By: Maria Requena, Junior
It has been exactly six days since I returned home from Las Penitas, Nicaragua. Six days since I left the beautiful country and its people. Six days since I’ve been surrounded by the sounds of construction, Spanish music, crashing waves, and farm animals. Six days since I have last served. Six days since I’ve been home and have had to readjust to the way we live, after having quickly accustomed to living with the NICAs. I knew the moment I hugged Santos and Alberto goodbye, tears in my eyes, for the last time, that I had changed, and the person who had come to Nicaragua just 10 days earlier would never be the same.
Santos, Alberto, and Danilo were our Fuller Center Leaders. Through NCC Breakaway, a group of 16 of us embarked on an adventure to serve those in need through helping build homes through the Fuller Center Global Builders Program. Santos and Alberto spoke English as best they could, and myself and three others served as translators. I went with little expectations, or perceptions, and returned with the memory of the trip of a lifetime. They were so grateful to have us there, and looked out for us as if we were their own children. They served us probably more than we could have served them, and taught us more than we could teach them.
I learned how to mix concrete, bend rebar, how to build a roof, how to spackle. I rode in the back of a pickup truck, ate Nicaraguan Oreos, experienced the joy of my first and hopefully not last plantain chip. But even more importantly, I learned to redefine community, service, love, and kindness.
Our group helped put roofs on three houses, helped remodel the structure of a sinking home, and built a new house from the bottom up. The Fuller Center requires that the family who will be living in the house help in the construction of it. This gave us the opportunity to meet them, converse and learn about them. I mostly worked at the remodeling house, bending rebar and mixing concrete for the bulk of it. The family there consisted of a nurse, a fisherman, a little girl, and a little babe but three months old. Also custom to the process, community members would come by and volunteer their time, despite the fact that this house wasn’t for them, but their neighbor.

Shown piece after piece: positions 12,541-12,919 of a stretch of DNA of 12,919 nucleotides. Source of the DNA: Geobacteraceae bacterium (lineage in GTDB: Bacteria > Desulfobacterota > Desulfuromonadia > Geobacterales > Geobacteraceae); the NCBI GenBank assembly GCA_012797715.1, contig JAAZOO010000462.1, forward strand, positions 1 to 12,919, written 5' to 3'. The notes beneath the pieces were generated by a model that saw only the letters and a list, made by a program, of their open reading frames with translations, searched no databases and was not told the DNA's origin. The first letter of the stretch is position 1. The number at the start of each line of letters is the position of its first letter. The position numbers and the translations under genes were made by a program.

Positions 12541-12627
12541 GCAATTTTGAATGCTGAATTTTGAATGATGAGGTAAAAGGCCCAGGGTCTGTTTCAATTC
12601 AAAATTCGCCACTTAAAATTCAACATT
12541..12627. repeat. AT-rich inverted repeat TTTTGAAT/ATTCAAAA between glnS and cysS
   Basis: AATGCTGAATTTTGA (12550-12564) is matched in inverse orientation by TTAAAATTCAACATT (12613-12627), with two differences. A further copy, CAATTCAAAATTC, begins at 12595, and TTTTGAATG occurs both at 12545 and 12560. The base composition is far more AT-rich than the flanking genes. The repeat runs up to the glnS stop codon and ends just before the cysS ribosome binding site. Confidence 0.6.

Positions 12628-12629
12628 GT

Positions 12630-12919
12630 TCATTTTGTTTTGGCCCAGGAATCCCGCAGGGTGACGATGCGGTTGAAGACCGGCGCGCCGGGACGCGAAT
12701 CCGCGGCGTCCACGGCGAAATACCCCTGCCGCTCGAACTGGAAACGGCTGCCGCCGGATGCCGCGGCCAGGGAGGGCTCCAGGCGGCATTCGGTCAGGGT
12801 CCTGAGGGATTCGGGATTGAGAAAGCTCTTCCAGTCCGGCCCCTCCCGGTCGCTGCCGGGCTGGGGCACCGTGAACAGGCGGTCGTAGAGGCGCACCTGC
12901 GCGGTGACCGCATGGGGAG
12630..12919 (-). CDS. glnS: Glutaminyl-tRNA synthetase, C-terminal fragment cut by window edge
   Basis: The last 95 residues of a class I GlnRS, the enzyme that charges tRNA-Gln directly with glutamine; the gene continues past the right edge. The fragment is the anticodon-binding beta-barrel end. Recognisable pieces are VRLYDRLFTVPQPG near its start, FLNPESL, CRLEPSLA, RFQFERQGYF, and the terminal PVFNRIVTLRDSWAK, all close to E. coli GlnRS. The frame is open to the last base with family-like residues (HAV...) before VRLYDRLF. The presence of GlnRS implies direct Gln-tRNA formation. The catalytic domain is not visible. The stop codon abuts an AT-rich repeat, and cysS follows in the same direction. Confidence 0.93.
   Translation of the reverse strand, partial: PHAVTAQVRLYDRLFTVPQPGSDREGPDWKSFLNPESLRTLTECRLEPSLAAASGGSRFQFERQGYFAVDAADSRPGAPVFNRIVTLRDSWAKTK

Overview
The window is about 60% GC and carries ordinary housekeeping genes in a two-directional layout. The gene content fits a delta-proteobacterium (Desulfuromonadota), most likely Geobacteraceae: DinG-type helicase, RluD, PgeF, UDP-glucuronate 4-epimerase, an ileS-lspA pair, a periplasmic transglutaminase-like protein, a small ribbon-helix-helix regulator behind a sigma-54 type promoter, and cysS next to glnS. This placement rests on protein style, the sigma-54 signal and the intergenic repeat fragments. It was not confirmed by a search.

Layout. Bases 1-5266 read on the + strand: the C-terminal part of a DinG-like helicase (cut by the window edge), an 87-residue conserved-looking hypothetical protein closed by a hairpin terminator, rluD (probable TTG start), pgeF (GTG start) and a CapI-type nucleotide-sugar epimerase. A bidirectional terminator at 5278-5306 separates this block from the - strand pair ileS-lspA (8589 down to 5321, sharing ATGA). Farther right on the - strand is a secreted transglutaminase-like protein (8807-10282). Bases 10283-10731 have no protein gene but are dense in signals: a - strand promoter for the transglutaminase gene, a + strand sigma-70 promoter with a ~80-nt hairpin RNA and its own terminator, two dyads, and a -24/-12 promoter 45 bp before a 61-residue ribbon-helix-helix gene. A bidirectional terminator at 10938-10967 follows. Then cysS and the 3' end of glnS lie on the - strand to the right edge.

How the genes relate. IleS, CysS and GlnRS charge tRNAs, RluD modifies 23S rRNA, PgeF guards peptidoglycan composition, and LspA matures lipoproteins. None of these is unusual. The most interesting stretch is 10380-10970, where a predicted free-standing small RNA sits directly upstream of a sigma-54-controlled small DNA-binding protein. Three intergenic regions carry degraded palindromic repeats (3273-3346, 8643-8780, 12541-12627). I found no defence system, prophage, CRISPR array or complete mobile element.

It was with them that I learned and experienced what a loving and kind community truly is. These people look after each other like family, and help each other out every way they can. They are very genuine and caring. After all, they are what they have; there is no apple store in sight, or mall. No traffic lights or stop signs, or even road names. Phones and computers are nowhere in sight. Many people walked barefoot, adults and small children alike. Animals were everywhere; pigs, horses, chicken, dogs, just freely roaming in and out of homes. They didn’t belong to any one person, rather to the community. They accept and are grateful for what they are given and what they have, and likewise, welcomed us into their community without a sweat. They not only wanted our help, but they also wanted to help us, and get to know us. They asked us questions about our lives, and likewise, we asked about theirs. They offered prayers and blessings, and luck in our endeavors. We never ran out of ice water. Never went hungry. We were never forced to overwork ourselves; if we began to tire, they told us to take a break in the shade to make sure we would stay healthy and safe. We came to serve them, but often times, it felt like they were serving us.
Through this I have learned that service is more than simply lending a hand, or helping a process move along faster. Service, at the core of it, is about caring. It’s learning about the people you are helping, and figuring out how you best fit into their story, not the other way around. Service is gratitude; appreciating everything you have been blessed with, and exhaling it back into your community. Service is learning to love; love those whom you serve as much as you love yourself. They will in return, love you as much as they love themselves, and serve you in your time of need. Service is sacrifice; give up your time, your energy, give up your money, your perfectly clean shirt. Giving your soul with gratitude, knowing and reassured that you are making a positive impact in someone else’s life. Service is kindness, in the rawest form of the word.
I came in, excited for adventure, enthused to learn, energized to make a difference. This open mindset made it perfect to absorb all of the love this community had to give. And sure, it was exhausting work, but at the end, I have returned home with even more excitement, enthusiasm, and energy, to serve. This trip has taught me that there are infinite ways to serve, and I don’t plan to rest until I have explored them all.